We studied the response of physiologically dwarfed (PD) to near normal peach [Prunus persica (L.) Batsch] seedlings (`Johnson Elberta' seeds) to various chilling treatments. Peach seedlings were obtained by forcing seeds that had been subjected to a brief stratification treatment. Seedlings were divided into four types (groups) according to the length of the primary stem and the presence and size of lateral branches. The seedlings were used in a chilling study with treatments of five durations (20 to 60 days) at four temperatures (2 to 14C). Terminal shoot growth and lateral budbreak were recorded 17 days after forcing. Shoot and leaf dry weight were obtained after seedlings had grown for 64 days. Budbreak and growth improved with the duration of the chilling treatment. Generally, 7C was the best chilling temperature, with 2 or 10C only slightly less effective. Treatment at 14C did not promote budbreak or growth. Budbreak and growth had significant interactions between treatment duration and temperature. The seedling type and treatment duration interaction was significant for terminal shoot length, lateral budbreak, and leaf dry weight, but were probably the result of differences between the seedling types before treatment and not true interactions with the length of the treatment. There was a significant interaction between the seedling type and treatment temperature on terminal shoot growth. Subsequent shoot growth did not differ significantly between the seedling types after similar chilling treatments. Thus, shoot growth was the best indicator of the chilling process of `Johnson Elberta' peach seedlings. Indicators of dormancy removal such as lateral budbreak or terminal shoot growth after 17 days forcing were not good predictors of subsequent seedling growth.

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James W. Frisby and Schuyler D. Seeley

Cuttings from peach (Prunus persica (L.) Batch cv. Johnson Elberta) trees were subjected to five chilling durations (20 to 76 days) at seven temperatures (0 to 14C) and five concentrations of gibberellic acid [GA, (0.0 to 1 mm)]. There was a significant increase in terminal shoot length with longer chilling treatments. Cuttings treated at 2 to SC had the longest shoots, and shoot length decreased, in order, following treatment at 10, 0, and 14C. Treatment with the highest concentration of GA, resulted in the longest terminal shoots. Interactions between GA and chilling durations indicated that either higher concentrations of GA, or longer chilling treatments increased terminal shoot growth. Thus, endogenous promoters, like GA, are evidently produced or released during chilling. Sensitivity to GA, was also important. Chemical name used: Gibberellic acid (GA3).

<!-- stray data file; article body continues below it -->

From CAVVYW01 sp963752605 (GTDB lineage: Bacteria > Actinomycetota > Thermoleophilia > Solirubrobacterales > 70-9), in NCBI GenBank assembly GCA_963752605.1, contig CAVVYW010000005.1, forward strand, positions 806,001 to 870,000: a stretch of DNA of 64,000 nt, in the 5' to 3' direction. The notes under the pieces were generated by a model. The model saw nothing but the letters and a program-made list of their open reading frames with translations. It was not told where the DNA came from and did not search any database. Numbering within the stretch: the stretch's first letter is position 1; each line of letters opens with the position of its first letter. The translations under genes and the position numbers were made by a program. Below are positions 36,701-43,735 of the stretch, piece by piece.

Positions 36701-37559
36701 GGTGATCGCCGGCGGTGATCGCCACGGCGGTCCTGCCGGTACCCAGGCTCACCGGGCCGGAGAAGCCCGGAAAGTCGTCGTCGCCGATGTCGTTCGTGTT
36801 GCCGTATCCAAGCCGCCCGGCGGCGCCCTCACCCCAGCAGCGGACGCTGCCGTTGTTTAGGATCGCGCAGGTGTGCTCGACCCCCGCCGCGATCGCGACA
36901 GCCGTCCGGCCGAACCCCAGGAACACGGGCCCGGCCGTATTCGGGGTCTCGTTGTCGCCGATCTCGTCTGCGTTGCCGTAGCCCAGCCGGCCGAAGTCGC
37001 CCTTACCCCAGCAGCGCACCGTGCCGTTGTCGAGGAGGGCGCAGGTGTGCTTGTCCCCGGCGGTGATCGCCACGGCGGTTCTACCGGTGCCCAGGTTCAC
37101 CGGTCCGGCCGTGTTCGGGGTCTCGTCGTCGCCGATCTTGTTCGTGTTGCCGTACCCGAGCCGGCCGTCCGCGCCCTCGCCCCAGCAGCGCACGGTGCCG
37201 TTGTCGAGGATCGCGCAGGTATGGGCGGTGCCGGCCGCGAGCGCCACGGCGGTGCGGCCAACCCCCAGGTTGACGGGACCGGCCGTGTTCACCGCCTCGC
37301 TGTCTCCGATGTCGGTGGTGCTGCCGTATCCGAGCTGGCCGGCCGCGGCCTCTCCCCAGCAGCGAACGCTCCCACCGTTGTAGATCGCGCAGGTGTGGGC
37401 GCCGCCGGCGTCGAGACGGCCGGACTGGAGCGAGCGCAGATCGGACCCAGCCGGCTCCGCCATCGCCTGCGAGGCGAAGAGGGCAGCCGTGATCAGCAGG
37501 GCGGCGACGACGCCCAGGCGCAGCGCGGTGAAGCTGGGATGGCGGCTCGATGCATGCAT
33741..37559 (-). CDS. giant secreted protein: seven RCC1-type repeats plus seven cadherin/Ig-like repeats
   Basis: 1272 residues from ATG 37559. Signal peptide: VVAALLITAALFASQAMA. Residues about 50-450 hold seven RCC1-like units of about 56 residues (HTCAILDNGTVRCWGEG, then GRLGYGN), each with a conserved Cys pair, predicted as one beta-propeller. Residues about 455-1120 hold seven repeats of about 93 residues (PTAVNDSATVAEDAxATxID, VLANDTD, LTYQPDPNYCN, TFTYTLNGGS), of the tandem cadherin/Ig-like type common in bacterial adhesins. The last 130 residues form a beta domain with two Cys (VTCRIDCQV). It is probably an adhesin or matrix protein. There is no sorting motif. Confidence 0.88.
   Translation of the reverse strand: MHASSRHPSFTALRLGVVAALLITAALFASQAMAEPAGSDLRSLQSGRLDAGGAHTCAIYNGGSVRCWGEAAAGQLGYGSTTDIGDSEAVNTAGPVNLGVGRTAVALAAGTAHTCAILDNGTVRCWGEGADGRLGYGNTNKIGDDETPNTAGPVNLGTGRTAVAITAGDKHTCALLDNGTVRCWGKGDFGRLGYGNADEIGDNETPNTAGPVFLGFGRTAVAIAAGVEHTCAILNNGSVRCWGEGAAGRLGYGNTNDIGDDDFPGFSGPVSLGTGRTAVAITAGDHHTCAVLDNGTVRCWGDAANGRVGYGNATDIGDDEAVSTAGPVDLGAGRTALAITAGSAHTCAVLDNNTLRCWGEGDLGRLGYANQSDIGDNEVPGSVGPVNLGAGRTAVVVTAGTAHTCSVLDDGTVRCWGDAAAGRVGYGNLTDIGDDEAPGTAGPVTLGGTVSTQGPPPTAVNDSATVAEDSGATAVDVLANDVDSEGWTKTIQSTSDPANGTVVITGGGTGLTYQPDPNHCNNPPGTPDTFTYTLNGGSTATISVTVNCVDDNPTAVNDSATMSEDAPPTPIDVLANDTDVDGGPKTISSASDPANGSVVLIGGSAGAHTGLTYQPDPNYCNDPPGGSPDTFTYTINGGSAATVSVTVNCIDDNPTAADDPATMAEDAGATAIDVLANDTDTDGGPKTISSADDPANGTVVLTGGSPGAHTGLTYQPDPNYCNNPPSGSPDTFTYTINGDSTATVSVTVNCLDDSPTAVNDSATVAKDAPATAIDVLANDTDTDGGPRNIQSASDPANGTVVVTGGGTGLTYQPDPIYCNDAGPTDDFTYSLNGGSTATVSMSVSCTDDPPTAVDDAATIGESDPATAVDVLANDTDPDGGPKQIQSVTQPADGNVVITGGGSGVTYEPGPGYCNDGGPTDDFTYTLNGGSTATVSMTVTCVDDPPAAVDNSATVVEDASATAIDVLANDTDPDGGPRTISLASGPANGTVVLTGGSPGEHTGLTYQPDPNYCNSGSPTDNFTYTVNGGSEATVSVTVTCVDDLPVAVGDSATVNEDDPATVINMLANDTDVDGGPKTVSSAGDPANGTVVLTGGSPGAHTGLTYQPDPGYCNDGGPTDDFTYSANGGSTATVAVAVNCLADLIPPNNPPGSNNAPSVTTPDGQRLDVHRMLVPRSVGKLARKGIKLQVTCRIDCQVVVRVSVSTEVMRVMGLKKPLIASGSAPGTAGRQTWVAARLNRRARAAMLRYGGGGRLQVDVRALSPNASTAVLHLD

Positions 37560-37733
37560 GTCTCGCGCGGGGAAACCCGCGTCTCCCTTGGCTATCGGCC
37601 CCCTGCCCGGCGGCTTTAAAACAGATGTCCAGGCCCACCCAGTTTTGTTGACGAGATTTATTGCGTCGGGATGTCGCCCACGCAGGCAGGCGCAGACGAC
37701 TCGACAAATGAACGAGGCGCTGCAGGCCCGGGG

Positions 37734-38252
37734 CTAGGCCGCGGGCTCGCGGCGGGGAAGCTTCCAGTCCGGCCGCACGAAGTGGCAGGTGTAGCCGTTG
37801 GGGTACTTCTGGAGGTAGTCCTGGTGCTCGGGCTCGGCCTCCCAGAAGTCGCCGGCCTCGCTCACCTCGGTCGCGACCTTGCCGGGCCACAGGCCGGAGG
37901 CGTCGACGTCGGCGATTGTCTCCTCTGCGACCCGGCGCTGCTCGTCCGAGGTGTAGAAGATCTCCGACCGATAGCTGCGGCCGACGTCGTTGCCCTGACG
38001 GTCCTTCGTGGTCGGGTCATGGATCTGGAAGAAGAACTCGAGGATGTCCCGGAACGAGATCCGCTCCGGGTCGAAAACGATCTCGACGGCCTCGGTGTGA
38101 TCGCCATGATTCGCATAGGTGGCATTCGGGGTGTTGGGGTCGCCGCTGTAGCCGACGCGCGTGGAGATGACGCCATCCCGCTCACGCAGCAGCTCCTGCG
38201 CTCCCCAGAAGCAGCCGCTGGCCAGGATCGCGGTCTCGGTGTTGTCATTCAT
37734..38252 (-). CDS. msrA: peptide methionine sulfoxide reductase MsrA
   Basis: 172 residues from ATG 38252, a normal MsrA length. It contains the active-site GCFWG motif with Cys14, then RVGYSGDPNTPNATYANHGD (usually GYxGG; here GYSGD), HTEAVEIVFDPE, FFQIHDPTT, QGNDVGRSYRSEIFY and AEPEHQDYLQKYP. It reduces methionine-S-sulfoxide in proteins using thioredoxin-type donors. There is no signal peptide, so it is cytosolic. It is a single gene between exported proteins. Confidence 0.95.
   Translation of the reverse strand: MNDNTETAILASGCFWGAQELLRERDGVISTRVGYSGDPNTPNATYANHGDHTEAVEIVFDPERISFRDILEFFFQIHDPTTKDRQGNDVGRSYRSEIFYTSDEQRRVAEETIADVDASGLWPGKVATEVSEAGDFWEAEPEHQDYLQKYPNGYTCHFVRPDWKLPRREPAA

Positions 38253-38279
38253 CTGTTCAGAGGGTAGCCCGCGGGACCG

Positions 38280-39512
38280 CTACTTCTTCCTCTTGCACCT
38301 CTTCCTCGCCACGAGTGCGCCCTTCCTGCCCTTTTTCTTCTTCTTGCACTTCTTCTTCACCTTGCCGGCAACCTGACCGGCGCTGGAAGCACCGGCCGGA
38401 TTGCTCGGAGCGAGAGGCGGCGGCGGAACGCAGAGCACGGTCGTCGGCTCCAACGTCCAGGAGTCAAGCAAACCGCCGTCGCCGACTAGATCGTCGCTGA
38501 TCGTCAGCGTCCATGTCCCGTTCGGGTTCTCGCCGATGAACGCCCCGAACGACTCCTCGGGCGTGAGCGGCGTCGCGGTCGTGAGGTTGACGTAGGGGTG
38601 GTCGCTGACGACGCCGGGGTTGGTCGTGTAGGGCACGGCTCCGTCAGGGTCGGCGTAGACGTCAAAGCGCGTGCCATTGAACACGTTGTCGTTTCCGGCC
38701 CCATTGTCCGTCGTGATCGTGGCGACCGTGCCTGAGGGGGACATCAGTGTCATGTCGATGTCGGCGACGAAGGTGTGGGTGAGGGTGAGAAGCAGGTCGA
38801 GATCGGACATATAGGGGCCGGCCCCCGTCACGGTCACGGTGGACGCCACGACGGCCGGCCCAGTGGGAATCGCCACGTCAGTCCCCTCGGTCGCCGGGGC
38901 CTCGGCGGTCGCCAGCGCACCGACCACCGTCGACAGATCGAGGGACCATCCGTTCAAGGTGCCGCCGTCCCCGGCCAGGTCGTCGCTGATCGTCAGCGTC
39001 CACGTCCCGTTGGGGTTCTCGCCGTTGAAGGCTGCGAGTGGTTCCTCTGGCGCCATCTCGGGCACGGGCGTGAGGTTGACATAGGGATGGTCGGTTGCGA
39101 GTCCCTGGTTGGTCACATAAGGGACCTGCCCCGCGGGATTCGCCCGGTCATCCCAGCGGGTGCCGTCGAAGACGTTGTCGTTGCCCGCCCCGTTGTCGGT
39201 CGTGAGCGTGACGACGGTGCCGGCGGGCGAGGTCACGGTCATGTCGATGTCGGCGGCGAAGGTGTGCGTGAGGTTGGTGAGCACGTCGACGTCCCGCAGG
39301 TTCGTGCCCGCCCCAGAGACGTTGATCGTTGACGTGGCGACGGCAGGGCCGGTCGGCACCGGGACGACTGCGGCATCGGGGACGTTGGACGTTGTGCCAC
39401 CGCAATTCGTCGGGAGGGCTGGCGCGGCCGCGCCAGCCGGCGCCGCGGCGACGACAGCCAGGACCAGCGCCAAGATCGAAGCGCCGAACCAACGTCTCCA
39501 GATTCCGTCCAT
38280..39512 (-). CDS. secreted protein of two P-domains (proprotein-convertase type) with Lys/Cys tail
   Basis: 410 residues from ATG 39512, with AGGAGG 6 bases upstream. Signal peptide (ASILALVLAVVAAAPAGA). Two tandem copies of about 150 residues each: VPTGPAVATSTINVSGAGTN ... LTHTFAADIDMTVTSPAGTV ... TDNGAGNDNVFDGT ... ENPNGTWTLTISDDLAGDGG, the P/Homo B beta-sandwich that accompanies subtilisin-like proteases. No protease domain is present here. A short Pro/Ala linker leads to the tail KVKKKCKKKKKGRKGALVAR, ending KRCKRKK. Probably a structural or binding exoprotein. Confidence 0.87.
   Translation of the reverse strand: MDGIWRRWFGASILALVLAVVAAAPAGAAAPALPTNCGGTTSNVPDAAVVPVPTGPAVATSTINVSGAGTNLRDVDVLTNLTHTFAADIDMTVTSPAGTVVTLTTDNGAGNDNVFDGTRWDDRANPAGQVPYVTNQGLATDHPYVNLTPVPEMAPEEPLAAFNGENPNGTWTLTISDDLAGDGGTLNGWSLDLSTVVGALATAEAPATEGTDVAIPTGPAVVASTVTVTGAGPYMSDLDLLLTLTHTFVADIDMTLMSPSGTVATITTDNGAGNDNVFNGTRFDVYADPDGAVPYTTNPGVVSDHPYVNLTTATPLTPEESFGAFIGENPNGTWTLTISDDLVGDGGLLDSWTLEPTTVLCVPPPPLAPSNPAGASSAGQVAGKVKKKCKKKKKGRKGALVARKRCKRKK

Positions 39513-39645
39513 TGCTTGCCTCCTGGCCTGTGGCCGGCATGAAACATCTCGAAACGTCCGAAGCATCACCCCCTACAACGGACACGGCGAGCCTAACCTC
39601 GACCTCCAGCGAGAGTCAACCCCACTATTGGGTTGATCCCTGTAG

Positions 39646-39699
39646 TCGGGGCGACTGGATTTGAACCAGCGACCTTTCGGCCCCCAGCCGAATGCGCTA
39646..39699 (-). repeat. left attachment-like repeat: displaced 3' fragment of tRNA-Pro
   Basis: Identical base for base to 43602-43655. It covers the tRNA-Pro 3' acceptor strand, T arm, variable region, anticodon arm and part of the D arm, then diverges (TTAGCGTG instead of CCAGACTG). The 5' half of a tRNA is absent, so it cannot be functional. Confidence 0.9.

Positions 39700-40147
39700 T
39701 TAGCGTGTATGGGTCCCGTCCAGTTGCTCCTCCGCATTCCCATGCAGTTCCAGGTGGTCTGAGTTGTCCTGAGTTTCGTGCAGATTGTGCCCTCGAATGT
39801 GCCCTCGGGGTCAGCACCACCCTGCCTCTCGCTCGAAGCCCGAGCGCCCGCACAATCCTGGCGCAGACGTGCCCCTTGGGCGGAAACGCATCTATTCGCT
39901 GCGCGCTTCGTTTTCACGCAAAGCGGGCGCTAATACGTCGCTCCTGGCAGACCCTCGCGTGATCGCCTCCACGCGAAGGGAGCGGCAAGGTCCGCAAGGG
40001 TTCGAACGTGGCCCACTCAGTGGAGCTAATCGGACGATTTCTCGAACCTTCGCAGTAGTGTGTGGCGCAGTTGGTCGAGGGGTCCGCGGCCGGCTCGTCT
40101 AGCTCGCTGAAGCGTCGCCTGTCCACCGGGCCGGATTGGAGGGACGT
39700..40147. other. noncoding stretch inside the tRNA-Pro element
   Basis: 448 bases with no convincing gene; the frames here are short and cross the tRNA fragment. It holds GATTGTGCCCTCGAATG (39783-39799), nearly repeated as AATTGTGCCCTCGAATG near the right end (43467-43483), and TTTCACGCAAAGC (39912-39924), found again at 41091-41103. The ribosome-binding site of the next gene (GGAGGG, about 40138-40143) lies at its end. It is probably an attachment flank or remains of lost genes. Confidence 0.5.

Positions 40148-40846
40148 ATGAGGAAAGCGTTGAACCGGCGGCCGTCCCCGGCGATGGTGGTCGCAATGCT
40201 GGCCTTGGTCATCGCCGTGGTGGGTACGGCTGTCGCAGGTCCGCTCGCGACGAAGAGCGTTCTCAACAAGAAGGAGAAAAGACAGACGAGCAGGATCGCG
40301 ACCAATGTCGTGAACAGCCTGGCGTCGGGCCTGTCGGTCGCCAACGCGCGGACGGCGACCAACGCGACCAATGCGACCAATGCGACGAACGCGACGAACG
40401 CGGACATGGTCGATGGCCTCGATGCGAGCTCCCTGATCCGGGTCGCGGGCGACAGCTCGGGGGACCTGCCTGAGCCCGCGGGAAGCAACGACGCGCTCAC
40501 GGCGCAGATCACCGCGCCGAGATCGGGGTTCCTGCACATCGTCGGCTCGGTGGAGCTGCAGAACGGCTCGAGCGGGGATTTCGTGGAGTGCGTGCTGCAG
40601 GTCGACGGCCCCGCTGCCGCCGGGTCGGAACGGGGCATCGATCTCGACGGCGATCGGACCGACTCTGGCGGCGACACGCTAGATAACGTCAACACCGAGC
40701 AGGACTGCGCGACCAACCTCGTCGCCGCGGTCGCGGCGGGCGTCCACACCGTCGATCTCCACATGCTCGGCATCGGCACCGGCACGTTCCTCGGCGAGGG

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James W. Frisby and Schuyler D. Seeley

We determined whether the chilling process (endodormancy release) was similar in peach [Prunus persica (L.) Batch cv. Johnson Elberta] seeds, seedlings (near normal to physiologically dwarfed), and mature plants (cuttings) by comparing correlation coefficients of various growth measurements following similar chilling treatments. Seed germination (10 days after forcing at 20C) and seedling emergence (15 days after forcing in the greenhouse) correlated highly with leaf and shoot growth (56 days of growth) of seedlings and terminal shoot growth of cuttings (13 days after forcing). The correlations were higher for germination than for emergence. Initial (first season) seedling growth correlated poorly with germination, emergence, budbreak, and growth of seedlings (second season) and shoot growth of cuttings. Budbreak and growth of seedlings correlated highly with shoot growth of cuttings. The abnormal leaf problem, which can cause apex abortion (common with initial seedling growth), confounded correlations with initial seedling growth. Yet, the abnormal leaf problem did not hinder correlations with the second seasons growth. Good relationships between the chilling mechanisms that promoted germination, emergence, budbreak, and growth of seedlings and shoot growth of cuttings existed, but were dependent on what was measured and when the measurement was taken. Germination (forced at 20C) was the most accurate indicator of the seed chilling status for comparisons with the responses of the other propagules.

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James W. Frisby and Schuyler D. Seeley

Correlations were made between the responses of seeds, physiologically dwarfed seedlings and dormant cuttings to similar chilling treatments. Seed germination correlated highly with growth of physiologically dwarfed seedlings and shoot growth of dormant cuttings. Emergence and seedling growth correlated poorly with germination, growth of physiologically dwarfed seedlings and shoot growth of dormant cuttings. Thus, germination was a better seed predictor of the mature peach chilling response than emergence or seedling growth. Growth of dwarfed seedlings correlated highly with shoot growth of dormant cuttings. The anomalous leaf condition of peach seedlings may have confounded seedling growth after seed chilling, but was not a problem when the chilling treatment was provided to physiologically dwarfed seedlings. The dormancy release mechanisms that promoted seed germination, growth of physiologically dwarfed seedlings and growth of dormant cuttings were similar.